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Answer 3
  1. Antibiotics for treatment of a UTI. The patient’s history indicates a UTI, possibly pyelonephritis. The T2-weighted MRI of the thoracic spine shows a spinal cord lesion, and the lack of contrast enhancement on the T1-weighted postcontrast MRI indicates that the lesion is not active (Figure). Segmental thinning of the cord is also demonstrated, indicating the chronic nature of the lesion. Overall, this is consistent with the history of prior transverse myelitis. Recrudescence is a well-recognized phenomenon in patients with chronic brain lesions and especially in MS. The classic picture of neurologic recrudescence is mild-to-moderate worsening of prior or chronic symptoms in the context of a febrile illness. UTIs are the most common infections in patients with MS. One study found that 35% of MS patients admitted with exacerbations had an acute bacterial infection, and 86% of these were UTIs.3 Most MS patients with UTI return to baseline function with treatment of the underlying infection with antibiotics. Concurrent administration of corticosteroids can impair treatment of infections; however, a course of corticosteroids could be considered if symptoms persisted after an adequate course of antibiotic treatment. Adjusting medications intended to reduce the rate of relapse (glatiramer and interferon beta-1a) would not be indicated in this case.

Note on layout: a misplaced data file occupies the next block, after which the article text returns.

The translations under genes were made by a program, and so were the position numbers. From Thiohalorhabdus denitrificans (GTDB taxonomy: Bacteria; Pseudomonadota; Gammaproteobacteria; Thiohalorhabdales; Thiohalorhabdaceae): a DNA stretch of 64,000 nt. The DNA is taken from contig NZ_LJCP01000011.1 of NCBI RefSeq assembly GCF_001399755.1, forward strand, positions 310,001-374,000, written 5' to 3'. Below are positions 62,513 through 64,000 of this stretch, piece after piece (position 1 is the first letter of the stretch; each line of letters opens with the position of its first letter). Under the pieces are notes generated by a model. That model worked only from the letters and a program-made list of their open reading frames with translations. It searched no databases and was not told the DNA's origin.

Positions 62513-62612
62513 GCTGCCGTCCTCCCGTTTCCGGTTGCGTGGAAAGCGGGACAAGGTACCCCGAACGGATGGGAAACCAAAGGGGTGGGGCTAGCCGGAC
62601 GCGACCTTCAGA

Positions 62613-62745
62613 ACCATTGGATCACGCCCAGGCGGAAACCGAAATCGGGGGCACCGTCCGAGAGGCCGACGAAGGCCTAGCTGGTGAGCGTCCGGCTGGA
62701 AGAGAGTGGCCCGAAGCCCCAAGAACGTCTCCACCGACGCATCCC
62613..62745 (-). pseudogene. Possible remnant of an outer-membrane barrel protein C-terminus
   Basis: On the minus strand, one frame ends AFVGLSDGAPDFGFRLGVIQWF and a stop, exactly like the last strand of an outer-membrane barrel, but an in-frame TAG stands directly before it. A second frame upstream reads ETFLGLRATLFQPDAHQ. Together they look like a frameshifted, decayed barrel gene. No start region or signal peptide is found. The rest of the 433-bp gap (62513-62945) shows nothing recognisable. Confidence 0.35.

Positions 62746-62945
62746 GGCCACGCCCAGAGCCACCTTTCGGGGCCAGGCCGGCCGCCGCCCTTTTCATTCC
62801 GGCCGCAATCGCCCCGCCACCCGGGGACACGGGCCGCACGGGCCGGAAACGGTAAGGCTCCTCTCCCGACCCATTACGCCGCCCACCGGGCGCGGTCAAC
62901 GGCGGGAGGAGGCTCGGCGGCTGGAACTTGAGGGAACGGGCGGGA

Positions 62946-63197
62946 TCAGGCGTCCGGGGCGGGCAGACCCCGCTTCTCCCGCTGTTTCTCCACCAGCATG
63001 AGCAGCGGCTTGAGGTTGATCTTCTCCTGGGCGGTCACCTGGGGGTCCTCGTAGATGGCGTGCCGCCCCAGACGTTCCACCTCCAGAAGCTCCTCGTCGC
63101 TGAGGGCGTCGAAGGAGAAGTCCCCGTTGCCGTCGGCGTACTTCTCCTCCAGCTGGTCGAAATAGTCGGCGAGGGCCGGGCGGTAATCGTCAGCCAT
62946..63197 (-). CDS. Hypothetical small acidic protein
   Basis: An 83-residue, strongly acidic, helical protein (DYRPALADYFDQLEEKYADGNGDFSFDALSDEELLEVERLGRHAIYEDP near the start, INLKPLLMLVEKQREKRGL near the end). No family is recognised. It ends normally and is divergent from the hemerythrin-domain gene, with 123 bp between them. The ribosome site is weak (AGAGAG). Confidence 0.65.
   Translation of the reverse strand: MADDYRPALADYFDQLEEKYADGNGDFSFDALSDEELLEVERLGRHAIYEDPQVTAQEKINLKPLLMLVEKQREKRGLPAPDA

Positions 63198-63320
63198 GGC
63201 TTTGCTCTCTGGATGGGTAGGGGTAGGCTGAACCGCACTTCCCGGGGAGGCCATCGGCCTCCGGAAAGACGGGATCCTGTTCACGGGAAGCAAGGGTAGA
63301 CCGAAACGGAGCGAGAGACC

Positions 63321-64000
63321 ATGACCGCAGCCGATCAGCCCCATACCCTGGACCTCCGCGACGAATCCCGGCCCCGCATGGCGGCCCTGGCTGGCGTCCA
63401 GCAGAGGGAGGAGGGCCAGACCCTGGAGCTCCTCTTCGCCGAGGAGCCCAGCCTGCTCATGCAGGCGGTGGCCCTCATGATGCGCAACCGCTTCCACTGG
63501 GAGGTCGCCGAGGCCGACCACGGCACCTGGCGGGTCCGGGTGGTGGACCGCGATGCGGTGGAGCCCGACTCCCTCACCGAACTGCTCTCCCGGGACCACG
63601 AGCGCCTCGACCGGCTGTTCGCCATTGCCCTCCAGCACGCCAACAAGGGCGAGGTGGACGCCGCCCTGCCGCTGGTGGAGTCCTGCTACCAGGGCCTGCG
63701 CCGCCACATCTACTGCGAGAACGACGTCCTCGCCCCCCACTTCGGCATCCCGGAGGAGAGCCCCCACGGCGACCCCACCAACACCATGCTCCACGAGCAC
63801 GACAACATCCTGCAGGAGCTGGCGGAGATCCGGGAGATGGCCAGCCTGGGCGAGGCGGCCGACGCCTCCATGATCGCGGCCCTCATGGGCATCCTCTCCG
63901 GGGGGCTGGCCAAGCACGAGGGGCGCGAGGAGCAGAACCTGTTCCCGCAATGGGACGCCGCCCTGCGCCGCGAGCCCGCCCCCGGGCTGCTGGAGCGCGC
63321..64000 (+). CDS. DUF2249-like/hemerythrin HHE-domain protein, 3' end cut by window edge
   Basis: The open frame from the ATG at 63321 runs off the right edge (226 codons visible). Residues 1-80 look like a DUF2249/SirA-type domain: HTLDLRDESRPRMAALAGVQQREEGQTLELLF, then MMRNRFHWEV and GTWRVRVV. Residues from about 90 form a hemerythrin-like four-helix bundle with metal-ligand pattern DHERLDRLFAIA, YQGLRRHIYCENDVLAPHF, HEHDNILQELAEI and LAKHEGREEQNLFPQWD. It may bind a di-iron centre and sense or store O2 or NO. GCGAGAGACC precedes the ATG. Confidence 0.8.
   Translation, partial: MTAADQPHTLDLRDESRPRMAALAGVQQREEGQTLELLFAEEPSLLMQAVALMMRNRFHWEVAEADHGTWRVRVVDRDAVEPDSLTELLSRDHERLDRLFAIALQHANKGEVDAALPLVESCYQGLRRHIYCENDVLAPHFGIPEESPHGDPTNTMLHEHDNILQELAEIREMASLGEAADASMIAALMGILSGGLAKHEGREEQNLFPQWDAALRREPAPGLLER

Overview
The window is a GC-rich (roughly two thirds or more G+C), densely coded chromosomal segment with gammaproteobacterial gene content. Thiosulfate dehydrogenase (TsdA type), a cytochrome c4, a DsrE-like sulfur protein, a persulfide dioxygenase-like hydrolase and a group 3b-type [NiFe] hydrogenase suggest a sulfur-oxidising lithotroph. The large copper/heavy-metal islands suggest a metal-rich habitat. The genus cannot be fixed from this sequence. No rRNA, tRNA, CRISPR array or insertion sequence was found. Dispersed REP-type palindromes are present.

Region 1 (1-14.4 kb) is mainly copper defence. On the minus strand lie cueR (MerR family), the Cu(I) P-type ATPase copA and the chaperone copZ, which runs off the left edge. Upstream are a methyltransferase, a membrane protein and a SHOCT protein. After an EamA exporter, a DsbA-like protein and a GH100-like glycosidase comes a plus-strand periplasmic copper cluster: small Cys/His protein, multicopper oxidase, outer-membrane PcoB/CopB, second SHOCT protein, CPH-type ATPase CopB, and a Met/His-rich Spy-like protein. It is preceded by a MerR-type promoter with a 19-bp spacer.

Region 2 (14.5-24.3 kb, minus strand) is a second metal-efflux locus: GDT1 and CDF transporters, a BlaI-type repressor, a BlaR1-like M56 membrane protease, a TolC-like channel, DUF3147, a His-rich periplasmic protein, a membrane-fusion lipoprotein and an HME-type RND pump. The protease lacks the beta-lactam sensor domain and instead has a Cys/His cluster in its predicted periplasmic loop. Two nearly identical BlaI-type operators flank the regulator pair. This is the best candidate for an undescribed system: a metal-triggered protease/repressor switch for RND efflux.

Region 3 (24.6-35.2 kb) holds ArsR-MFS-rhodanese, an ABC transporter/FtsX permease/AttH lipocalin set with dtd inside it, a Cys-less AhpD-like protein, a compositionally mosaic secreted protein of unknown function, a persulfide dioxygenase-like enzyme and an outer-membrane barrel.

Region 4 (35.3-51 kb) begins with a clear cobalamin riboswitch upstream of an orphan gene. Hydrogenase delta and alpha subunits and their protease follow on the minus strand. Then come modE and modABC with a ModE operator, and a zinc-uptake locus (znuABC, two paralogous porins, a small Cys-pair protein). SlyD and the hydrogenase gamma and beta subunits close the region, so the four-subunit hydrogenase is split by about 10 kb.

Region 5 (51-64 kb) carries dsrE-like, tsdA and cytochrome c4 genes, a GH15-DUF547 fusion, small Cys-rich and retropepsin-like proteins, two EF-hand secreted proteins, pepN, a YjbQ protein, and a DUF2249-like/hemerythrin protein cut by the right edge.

3. Hillman LJ, Burns SP, Kraft GH. Neurological worsening due to infection from renal stones in a multiple sclerosis patient. Mult Scler 2000;6:403-6.

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